Review: Sony eReader – PRS-T1

So I have had an eReader previously, I had a Bookeen Opus which I quite liked, initially. It let me read books easily and get all that lovely public domain stuff off Gutenberg (fantastic resource that). However it soon started to break, I had to take the battery out to reset it and then that soon failed to get it to work.  So I’ve been eReaderless for a while, and I wasn’t that taken with the Keyboard Kindle, mostly because it was bigger and bulkier than the Opus.  So I left it a while.

And then news came out of about Amazon releasing a touch screen eReader and I thought that perhaps I would get that. Now I didn’t really want a kindle because this whole Amazon only book format is a little annoying, but as I was starting to think that perhaps I could also use the device to help me edit stories the prospect of being able to make hand written notes/have something lighter than the keyboard version was quite exciting. Only problem? Theres no release date for it here.

After looking into my other options I settled on the Sony eReader. I knew it had a touch screen, came with a stylus and was lighter than the Kindle. Price wise it is a lot more costly then the new smaller Kindle, but on it’s own it comes in at less than the Kindle 3g (which has the keyboard). The Sony eReader doesn’t have 3G but it can be connected to a wireless network, and honestly I don’t really see why you’d need the 3G in the first place. There’s enough space on these things to load them up with books. (I think the Kindle can store slightly more books, but this does have a microSD slot if you need to store more than 1200 books at time(!))

Decision made I purchased it and bought it him, where I proceeded to discover just how fantastic this device is.

The touch screen itself is incredibly responsive when you’re navigating the menu or when flicking the pages. (You can turn pages either by pressing the button or by swiping the screen.) The only issue I’ve had so far when it comes to page turning is PDFs as if I’ve changed the font size to read these better they seem to take a while to turn the pages. But I’ve had no problems with any other formats.

I have used it so far to view a knitting pattern while I tried to knit, and I will admit this was a little awkward as the pattern was in PDF format and having to zoom in made it a bit awkward turning pages as I tried to repeat several lines that started on one page and finished on another.  Not terrible but I may have to think carefully over whether it may just be easier to print off the pattern, as I had a few incidents where my knitting needle pocked the touch screen and turned the page.

The software that comes on the eReader to install on your PC to transfer books makes it very easy to group texts into collections. (Never having had a Kindle I can only assume it has something similar as it is sensible, but my Opus used a normal menu navigation system and was quite slow to response so it would take ages to move between folders. So this is pretty fantastic when I compare with what I had.)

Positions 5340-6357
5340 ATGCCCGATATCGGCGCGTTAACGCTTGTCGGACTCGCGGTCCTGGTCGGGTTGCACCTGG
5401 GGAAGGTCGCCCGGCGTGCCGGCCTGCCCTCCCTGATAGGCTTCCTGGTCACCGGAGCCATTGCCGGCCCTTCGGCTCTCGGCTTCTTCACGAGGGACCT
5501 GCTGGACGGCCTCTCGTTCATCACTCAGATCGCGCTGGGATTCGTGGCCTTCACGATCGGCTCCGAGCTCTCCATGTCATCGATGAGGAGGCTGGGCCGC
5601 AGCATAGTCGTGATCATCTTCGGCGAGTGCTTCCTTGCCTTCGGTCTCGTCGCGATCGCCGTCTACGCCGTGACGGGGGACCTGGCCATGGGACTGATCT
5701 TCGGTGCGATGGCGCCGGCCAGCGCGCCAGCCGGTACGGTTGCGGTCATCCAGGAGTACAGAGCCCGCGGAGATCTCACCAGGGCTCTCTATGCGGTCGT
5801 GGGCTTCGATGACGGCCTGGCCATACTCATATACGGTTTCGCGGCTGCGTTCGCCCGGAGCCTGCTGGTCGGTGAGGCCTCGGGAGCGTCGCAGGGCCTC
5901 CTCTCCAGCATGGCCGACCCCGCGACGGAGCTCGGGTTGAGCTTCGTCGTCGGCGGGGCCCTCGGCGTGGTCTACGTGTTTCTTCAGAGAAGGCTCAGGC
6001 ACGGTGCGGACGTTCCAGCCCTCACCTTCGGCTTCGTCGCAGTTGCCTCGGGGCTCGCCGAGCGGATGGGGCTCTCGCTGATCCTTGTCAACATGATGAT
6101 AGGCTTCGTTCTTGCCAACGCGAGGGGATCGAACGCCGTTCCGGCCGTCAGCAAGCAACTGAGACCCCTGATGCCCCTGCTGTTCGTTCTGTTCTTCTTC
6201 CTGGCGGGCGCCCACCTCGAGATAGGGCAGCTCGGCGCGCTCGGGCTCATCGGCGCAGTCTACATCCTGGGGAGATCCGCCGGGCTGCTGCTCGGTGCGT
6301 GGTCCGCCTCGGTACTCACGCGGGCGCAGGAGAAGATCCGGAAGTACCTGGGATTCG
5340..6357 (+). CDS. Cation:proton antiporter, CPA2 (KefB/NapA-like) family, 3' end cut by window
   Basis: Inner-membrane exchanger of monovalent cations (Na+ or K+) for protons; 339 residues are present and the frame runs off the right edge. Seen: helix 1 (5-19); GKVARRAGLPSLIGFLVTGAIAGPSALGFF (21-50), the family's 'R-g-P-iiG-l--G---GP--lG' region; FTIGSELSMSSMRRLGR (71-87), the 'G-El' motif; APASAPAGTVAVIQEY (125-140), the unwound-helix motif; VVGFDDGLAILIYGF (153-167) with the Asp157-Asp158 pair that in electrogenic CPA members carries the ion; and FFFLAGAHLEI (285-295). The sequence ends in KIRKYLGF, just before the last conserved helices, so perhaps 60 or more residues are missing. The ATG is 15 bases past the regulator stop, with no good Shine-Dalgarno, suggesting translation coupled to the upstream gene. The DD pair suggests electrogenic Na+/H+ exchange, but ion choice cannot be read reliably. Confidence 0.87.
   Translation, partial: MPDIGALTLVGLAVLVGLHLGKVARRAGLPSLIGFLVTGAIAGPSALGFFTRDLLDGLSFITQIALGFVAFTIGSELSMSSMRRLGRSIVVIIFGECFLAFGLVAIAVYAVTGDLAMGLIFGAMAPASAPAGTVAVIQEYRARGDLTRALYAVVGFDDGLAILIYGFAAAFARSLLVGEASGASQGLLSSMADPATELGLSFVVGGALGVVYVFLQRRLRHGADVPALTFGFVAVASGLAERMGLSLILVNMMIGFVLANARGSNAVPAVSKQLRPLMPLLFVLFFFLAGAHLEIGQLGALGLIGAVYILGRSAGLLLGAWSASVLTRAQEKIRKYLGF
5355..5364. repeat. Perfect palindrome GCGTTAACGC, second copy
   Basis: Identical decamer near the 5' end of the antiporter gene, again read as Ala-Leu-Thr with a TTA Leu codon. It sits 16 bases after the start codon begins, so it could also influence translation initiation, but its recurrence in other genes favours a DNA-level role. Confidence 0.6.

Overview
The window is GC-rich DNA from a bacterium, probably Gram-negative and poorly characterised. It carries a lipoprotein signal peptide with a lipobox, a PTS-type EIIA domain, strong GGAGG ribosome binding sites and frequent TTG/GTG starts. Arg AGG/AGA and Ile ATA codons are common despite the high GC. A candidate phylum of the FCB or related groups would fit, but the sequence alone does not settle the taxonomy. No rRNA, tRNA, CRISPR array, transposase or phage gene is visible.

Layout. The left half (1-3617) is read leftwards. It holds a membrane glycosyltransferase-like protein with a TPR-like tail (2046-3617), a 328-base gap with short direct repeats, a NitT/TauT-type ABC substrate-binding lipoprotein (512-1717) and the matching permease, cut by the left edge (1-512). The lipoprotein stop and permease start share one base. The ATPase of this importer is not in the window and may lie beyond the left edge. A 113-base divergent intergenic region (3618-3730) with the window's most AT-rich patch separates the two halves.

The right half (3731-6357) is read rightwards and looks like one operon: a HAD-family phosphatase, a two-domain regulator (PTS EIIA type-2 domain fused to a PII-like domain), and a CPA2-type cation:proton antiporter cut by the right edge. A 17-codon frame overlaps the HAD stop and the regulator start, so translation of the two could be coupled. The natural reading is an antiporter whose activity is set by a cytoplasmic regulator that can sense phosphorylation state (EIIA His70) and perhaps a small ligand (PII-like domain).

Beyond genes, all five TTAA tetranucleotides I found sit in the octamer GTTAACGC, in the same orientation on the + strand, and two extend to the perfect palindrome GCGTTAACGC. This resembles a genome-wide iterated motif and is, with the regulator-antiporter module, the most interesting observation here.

Bookmarking is pretty easy, hold down the screen on the top right, although it’s a little unresponsive at times, hold it down long enough and I get the option of making either a hand written or a keyboard typed note on the page. Can’t tell you how excited I was when I found this, when I’d asked in the store if it had a keyboard the answer I’d gotten was no. So to find this here and to discover that it is a pretty nice keyboard to use. Much easier than what you get on a touch screen phone, but then the area is larger.

I can also highlight words/sentances look them up in the dictionary/wikipedia and again make notes, or simply underline stuff with the stylus. Which really should help if I need to annotate anything I’ve written with things like ‘WTH does this mean!’. 🙂

So I was pretty chuffed with this as it had already exceeded my expectations somewhat. And then I discovered that I could write long elaborate notes that weren’t attached to any documents. What you mean I can write potential story notes down and actually have it as something legible (as opposed to my hand writing), and also I can make separate notes for different things (as opposed to them being on different pages so I have to flick through the note book to find what I’m looking for). Also if I’m typing it on the tube the movement of the carriage isn’t going to make my handwriting more illegible? Can you tell I was quite excited? Yes ok maybe it’s sad, but sometimes it’s the little things that make you happy.

 

As a note using the internet through this is not great, I mean really you will just be using it to download books but personally I just prefer plugging it in to my PC and loading them that way.

Also my other grip, and one which just strikes me as a really odd design decision. The device comes with a stylus. This is something which is potentially quite easy to lose, and there is NO WHERE TO PUT IT. Currently I have this clipped onto the case that I bought for my eReader but I’m always paranoid that when I’m getting it out of my bag on the tube it might fall out. Sony what where you thinking?

Apart from this though I am loving my eReader its a fantastic little device, well worth getting. 🙂

Also as a side note I had to laugh at another review of this, as they began to start comparing this to a tablet and reviewing it as if it was a tablet, they talked about how this was awful at internet browsing and picture quality. I think someone needed to explain the difference between the function of an eReader and a Tablet computer,  there’s quite a big one!

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